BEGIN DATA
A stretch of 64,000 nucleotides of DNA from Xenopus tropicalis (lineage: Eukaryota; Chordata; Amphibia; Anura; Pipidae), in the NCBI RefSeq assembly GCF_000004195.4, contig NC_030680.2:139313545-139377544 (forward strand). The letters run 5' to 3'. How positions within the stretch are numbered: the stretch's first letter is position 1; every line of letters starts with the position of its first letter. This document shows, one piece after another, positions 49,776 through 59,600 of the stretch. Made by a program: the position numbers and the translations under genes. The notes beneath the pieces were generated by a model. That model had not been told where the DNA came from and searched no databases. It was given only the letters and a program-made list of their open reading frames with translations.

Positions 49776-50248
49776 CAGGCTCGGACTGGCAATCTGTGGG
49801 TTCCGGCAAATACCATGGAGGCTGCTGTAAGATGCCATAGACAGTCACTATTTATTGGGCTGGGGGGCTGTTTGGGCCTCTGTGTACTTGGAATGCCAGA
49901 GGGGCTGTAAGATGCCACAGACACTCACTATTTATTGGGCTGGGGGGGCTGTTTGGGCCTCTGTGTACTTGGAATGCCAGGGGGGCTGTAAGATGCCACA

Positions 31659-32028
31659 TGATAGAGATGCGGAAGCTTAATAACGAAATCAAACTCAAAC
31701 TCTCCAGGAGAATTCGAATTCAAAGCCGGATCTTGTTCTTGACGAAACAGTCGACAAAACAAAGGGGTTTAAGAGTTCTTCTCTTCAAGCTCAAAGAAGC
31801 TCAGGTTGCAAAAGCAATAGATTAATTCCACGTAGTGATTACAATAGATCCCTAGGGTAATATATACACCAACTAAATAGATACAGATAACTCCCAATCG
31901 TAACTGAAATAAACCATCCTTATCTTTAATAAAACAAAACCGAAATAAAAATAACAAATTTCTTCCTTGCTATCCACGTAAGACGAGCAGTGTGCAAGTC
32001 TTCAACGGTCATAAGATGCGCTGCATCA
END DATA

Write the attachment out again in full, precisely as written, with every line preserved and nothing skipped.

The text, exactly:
A stretch of 64,000 nucleotides of DNA from Xenopus tropicalis (lineage: Eukaryota; Chordata; Amphibia; Anura; Pipidae), in the NCBI RefSeq assembly GCF_000004195.4, contig NC_030680.2:139313545-139377544 (forward strand). The letters run 5' to 3'. How positions within the stretch are numbered: the stretch's first letter is position 1; every line of letters starts with the position of its first letter. This document shows, one piece after another, positions 49,776 through 59,600 of the stretch. Made by a program: the position numbers and the translations under genes. The notes beneath the pieces were generated by a model. That model had not been told where the DNA came from and searched no databases. It was given only the letters and a program-made list of their open reading frames with translations.

Positions 49776-50248
49776 CAGGCTCGGACTGGCAATCTGTGGG
49801 TTCCGGCAAATACCATGGAGGCTGCTGTAAGATGCCATAGACAGTCACTATTTATTGGGCTGGGGGGCTGTTTGGGCCTCTGTGTACTTGGAATGCCAGA
49901 GGGGCTGTAAGATGCCACAGACACTCACTATTTATTGGGCTGGGGGGGCTGTTTGGGCCTCTGTGTACTTGGAATGCCAGGGGGGCTGTAAGATGCCACA

Positions 31659-32028
31659 TGATAGAGATGCGGAAGCTTAATAACGAAATCAAACTCAAAC
31701 TCTCCAGGAGAATTCGAATTCAAAGCCGGATCTTGTTCTTGACGAAACAGTCGACAAAACAAAGGGGTTTAAGAGTTCTTCTCTTCAAGCTCAAAGAAGC
31801 TCAGGTTGCAAAAGCAATAGATTAATTCCACGTAGTGATTACAATAGATCCCTAGGGTAATATATACACCAACTAAATAGATACAGATAACTCCCAATCG
31901 TAACTGAAATAAACCATCCTTATCTTTAATAAAACAAAACCGAAATAAAAATAACAAATTTCTTCCTTGCTATCCACGTAAGACGAGCAGTGTGCAAGTC
32001 TTCAACGGTCATAAGATGCGCTGCATCA